I think most people aren't willing to actually sue DMCA trolls or are unsure about their actual legal position. It's certainly understandable why a company like Google might be more likely to just follow the rules instead of taking a stand as long as they're not affected directly. And tools like YouTube's automated content claims completely circumvent the need for "content owners" to invoke DMCA and risk legal consequences.


Well, the only part of a DMCA claim that you swear to be true under penalty of perjury is simply that you are authorized to represent the copyright holder of the work you're claiming is infringed upon.

Not saying you can't get in trouble for anything else, I just haven't seen that yet, other than some out of court settlements (I don't remember yours, but I've heard about others).

I certainly do wish that more people would bring some of the utterly bogus claims to the attention of the relevant courts or bar associations (assuming they bear the signature of an actual lawyer).


Yes. I have previously made a simple Chrome extension that contained Pokemon stuff, but certainly derivative work that should not be considered copyright infringement. (The extension replaced facebook reactions with Pokemon faces, if you're wondering).

I got DMCA'd by Nintendo anyways. I didn't bother fighting it, since it wasn't worth my time for a one-day project. Nintendo of America has overzealous paralegals that WILL go DMCA anything pokemon related.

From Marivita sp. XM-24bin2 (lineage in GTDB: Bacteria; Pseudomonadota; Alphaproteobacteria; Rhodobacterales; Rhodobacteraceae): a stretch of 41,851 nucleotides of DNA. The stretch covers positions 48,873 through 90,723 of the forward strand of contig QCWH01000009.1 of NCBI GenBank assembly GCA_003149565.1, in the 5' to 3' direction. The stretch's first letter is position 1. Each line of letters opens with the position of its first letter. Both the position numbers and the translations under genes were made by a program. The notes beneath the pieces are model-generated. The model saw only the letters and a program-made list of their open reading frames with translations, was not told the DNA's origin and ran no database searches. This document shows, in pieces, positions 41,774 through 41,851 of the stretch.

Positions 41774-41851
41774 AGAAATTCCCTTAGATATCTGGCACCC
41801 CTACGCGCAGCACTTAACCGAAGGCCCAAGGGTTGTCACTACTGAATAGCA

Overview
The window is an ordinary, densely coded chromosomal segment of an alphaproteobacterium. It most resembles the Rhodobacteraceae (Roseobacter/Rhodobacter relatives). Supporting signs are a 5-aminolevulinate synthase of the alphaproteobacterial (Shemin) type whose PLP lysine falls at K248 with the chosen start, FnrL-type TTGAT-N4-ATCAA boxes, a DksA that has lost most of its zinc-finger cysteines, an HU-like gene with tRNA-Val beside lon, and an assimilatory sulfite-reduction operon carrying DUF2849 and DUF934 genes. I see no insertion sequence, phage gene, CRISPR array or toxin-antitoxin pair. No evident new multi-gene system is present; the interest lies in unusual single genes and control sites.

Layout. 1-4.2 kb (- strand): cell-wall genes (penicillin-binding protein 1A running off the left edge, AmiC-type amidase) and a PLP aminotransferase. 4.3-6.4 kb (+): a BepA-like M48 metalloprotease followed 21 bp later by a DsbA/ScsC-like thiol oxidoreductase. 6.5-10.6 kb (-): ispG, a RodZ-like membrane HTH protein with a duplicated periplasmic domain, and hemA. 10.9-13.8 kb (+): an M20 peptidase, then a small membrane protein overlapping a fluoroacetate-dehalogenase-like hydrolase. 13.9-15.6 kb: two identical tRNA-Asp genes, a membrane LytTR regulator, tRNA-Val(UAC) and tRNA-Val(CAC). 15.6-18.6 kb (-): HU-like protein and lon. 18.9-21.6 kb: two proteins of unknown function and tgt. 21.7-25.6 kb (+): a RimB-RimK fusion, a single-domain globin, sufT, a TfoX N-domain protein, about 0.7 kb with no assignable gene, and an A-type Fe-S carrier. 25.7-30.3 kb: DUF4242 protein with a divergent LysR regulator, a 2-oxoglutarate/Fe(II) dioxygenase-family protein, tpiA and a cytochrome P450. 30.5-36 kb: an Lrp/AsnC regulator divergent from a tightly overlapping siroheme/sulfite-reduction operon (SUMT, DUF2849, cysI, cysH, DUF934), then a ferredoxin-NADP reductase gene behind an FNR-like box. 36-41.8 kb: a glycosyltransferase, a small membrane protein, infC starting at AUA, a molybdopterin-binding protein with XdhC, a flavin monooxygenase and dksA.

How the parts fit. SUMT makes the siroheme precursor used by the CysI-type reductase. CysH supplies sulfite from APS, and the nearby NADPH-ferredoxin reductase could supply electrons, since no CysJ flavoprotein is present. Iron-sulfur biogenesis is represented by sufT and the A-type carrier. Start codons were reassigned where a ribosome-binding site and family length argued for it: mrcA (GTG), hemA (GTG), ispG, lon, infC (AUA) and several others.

> The extension replaced facebook reactions with Pokemon faces, if you're wondering

If you mean images of Pokémon, those would be copyrighted.

Still ridiculous, but consistent with copyright law, and not an obvious case for fair use either.


Ever since learning how Java's Swing got its name[0], Pokemon are actually my go-to for project codenames. They're fun and memorable, and Nintendo is litigious enough that there's no way you can actually release something with the name of a pokemon.

[0] https://blogs.oracle.com/thejavatutorials/entry/why_is_swing...


Related: I had an evening project making a Pokémon Go icon set / emoji pack for Slack:

https://github.com/israelvicars/pkmn-go-emoji

@andyjiang / @lambtron was kind enough to add them to the emojipacks project:

https://github.com/lambtron/emojipacks


Lambtron? Named after the Chinpokomon?


What happens when many repos by different Github users have the same pokémon's name?


Yeap, the one with most stars. I was thinking of getting most forks if say multiple repos with exact same number of stars, but I guess I was lazy.


Why don’t find a way to list them all? You can click a Pokemon and a list pops under just like an iTunes album.


It takes the one with the most stars.


I'm sorry but could someone explain to me the point of this?

I can see it be amusing to have repos with pokemon names, but for practicality, I would have no idea what they are for by reading the name.


There are a TON of names for projects and companies that are not related at all to what they do. Is Apple a fruit company?


This is cool! Is there a way to sort by popularity?


Thanks! Currently no sort/filters. I'm planning to add those soon :)

By popularity, do you mean the repos or the pokemon?


> By popularity, do you mean the repos or the pokemon?

Yes :)

(I would assume repo popularity, as pokemon popularity can already be found elsewhere)


I'd like to see this too. I'd say the best way to organise it would be total number of GitHub stars (across all projects with the Pokémon name).

From a quick glance, looks like Jolteon would be number 1 in the list.


How does it find the repositories?


I wrote a script to call the GitHub search api for every single name https://github.com/cheeaun/repokemon/blob/master/scripts/rep...